strictly pure grape juice, in pints and
quarts lor family use and church purposes.
For sale by the case or single bottle bv
JNO. A. RENSHAW A CO.. Family Grocers.
, aplB-wa Liberty and Ninth sts.
EENSSELAEB POLYTECHNIC INSTI
TUTE. Tror. N. Y.
Examinations for admission to this, the old
est ocnooi oi engineering in tne united states,
"will be held in Pittsburg. Pa., on June 6, 1886.
Candidates will be examined in the following
subjects: Spelline,Eri2llsh grammar,geography,
arithmetic, algebra, through equations of the
2d degree Including radicals and in plane
geometry. The examinations will be wholly
written, aad a fee of J5 will be required of each
candidate. Candidates will report to Mr.W.
F.-Gronan, 813 Hamilton building.
Tt M. GREENETDIrector.
myl3-TT8 Troy, N. Y.
IS HEREBY GIVEN THAT
teatamentarv on thA estate of
ames Callery, deceased, late ot Pittsburg,
have been granted to the undersigned, to whonr
all persons indebted to said estate are requested
, to make immediate payment, and those having
tclaims or demands against the same will make
Jthem known, witbont delay, J. D. CALLERY.
WILLIAM V. OATiT.K
ESTATE OF "PETER WALTER, Jil, De
HMJNlSTRATOaS' NOTICE NOTICE
is hereby riven that letters of admialttra-
on on toe estate of Peter Walter. Jr.. late of
iBgiwBj iifT, mate ot .rennsyiTanxa, ue-
aTO seea gntaiea to tee aBseraigBeo.
lB4evted W said estate an re-,
WVawy JPeV Wmnt Via SMap
MW If J
PENN AVENUE STORES.
Last week we told you at some long of o
urge swck oi seasonable Dress Goods aaa
low prices, This week wo have bom
about this largest dress goods department'1
A special large purchase of FrenefcBefeo-',
high novelties. Now is tho time to buy realty
choice and elegant costumes at a
Prices J8, 110. some at IS; sold early In the'se.
son a, 825; some at J1S, were $30. Cornels
gains all new, fresh goods, delojed a the cus
One lot of all-wool Albatross, Imported to sell
at gl, our price for them 15c; one case of gray ,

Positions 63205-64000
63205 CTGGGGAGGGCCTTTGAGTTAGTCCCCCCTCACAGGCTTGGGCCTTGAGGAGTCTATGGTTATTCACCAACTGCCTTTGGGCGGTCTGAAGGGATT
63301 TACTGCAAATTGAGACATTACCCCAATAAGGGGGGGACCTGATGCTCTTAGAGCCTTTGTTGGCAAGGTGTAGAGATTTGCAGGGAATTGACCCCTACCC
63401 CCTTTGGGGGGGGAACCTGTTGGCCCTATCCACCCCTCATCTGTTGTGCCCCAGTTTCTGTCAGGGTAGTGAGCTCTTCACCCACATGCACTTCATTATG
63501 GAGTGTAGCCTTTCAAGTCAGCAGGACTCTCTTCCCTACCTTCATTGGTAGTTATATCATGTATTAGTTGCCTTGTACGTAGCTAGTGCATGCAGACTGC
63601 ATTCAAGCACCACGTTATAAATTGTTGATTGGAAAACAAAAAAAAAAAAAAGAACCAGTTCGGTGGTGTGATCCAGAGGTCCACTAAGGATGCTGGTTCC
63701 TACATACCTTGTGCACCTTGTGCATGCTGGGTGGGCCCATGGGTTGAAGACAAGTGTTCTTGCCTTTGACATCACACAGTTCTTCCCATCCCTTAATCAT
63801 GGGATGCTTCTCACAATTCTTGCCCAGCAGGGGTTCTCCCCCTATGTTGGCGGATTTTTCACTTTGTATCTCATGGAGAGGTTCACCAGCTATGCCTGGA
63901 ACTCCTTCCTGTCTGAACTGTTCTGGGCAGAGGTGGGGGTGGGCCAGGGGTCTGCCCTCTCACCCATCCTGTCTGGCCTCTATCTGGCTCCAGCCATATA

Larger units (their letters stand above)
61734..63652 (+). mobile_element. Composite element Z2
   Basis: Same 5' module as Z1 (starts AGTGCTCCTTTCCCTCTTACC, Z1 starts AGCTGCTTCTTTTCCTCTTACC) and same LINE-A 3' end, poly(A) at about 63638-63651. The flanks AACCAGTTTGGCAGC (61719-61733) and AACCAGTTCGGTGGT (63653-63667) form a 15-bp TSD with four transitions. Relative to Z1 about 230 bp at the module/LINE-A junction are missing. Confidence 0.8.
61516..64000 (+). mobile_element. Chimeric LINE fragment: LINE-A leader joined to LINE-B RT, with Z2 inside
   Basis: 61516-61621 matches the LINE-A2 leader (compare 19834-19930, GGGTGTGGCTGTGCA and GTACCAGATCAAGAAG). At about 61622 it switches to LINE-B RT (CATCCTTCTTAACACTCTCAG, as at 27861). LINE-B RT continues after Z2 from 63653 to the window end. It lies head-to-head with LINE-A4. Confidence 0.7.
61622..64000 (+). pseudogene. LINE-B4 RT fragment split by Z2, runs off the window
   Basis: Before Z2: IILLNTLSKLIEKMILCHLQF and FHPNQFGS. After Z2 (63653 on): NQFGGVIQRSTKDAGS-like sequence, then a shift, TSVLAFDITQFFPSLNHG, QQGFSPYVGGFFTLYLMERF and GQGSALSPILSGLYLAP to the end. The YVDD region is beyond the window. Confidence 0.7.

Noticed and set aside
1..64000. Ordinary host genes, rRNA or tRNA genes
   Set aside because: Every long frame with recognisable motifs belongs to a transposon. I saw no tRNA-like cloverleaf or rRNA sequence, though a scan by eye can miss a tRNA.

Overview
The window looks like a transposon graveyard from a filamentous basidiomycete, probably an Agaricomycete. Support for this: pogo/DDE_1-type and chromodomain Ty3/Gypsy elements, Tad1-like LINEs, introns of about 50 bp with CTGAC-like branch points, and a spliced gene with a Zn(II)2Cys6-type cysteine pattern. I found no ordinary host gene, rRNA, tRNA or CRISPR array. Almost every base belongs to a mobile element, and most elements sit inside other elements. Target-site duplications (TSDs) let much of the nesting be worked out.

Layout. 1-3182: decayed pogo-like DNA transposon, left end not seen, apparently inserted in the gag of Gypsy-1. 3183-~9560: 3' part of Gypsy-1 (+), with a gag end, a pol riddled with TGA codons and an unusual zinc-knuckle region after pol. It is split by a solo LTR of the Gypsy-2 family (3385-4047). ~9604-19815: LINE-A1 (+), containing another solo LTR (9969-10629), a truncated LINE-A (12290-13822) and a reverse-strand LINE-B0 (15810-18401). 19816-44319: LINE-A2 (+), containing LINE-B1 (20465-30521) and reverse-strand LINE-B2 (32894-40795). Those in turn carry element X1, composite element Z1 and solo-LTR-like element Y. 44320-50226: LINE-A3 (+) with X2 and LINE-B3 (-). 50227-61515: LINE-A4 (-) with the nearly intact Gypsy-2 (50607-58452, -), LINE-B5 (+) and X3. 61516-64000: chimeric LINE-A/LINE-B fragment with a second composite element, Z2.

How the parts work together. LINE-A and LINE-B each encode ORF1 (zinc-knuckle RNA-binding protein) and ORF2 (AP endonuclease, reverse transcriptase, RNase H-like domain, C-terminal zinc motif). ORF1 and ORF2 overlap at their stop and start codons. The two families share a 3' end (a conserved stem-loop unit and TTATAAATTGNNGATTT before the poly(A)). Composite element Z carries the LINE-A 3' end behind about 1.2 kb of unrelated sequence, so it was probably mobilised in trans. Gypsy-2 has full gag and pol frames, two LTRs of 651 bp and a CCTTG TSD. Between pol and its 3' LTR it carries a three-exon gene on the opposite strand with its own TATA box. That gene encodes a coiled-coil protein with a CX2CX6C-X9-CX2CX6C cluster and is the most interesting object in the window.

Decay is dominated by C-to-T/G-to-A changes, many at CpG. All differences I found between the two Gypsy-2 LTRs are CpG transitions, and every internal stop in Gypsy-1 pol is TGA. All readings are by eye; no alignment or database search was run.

and brown mixed Suiting;, 60 inches wide, at'
40c a yard; soma English Striped Suitings at
75c, regular price SI M; then in All-wool De.
beiges, the favorite summer dress fabric, we
have some very much under price at 80a, 35c," j
40c, 50c, 60c and 75c a yard these are all-wool
and great bargains.
Two special lots of 48-lnch All-wool Cash-.
meres at 50s and 75c a yard each a special bar.
gain; fine All-wool Serges at 50c, and a 43-inch'
wide fine Serge at 75c; large assortment of Li-'
dies' Cloth Suitings, in' spring colorings, 50c to
SS 50 a yard; also new styles in plaid and check .'
60-lnch Suitings at $125 a yard.
Black and White Plaids, Checks, Stripes and '
Mixtures in large vansty.
Printed Challies, French goods, all wool, ia
newest designs, finest qualities, at 60o a yard;
also at 25c, 30o and 40c; new Empire style, aide-'
border Chalifes at 7Sc and upward; full line of
Mohairs, Is plain colors, printed, striped and'
broche effects; our plain colored Molalrs, 48
inches wide, only 45c,
Lansdown Suiting, the new silk and w
fabric for summer wear, lightest In weif
gleam of color; also all the favorite we
cream white woolens, such as Albatr
ber. Nans Veilings; also bordered M..
and silk and wool effects that are entirely new';
complete assortment of cream white Flannel
Suitings, 50c toll 50a yard.
Cream white Pongee Silks, 43a a yard to,
finest; fancy stripe washable Silks for blouse,'
waists; then the largest assortment of printed
India Silks our great specialty this season;,
prices run from 45c to S3 60 a yard; our 26-inch
real Shanghai Silks at 65a and 75c are thegreat-l
est bargains anywhere; also at Jl, Jl 25 and Jl 69
Black Silks, 24 Inches wide, at SOo-a great
bargain; all the best makes In Black Silks, 75e
to $4 a yard; black Failles, Annures, Brocades, '
In special good values; black Silx Grenadines, ,
75c and Jl a yard extra value; black Armure .
Silks, 22-Inch, SI 25 quality, for 75c a yard.
Black Sarah Bilks, extra values, at 45c, 69s, '
65c; 21-lnch at 65c, aad 26-Inch v 75c, and up to
Thin black woolen fabrics for summer wear;'
iron frame Bernards, 7ficto J2 a yard; Camel's
Hair Grenadines, 75c to SI 75; Nuns' Veiling,"
plain, 50c to SI 25; bordered, $1 50 to S3 60 (silk,
and wool); Batistes, Fllde Fer, Silk Warp
Clairettes, Bilk Warp Challies, All-wool Chal
lies, Wool Grenadines, Wool Bengalinef, Alb
tross. Mousselines; also the new hemstitched.
aad fancy side-border novelties Is CameTi
Hair Grenadines and Nuns' Yefltaga entirely,
"now. ' ,
Special values In black Wool Sergei a4
Cashmeres, 46 inches wide, at 59o yard.
Black Mohairs and BrillIaatteesat36oup !
A special lot of fancy stripe Haak Fancy
Suitings Jl goods selling at 60s a yard.
Our Wash Dress Goods Departmeat-aa
e&erraona fcannln ttvtlr ham in Gintrhams. S-,:
tines, Pezealef, Cheviots, Seersuckers, CoWe
Coallfef the low prices we have put !
ard makes surpass all other offerlags of fajej
rtergeeds at Small prices. '
JOB. HDRNE k HBM
ElfN AVT5NU15 STORMS
,. B JCS-"- '!.
4A t '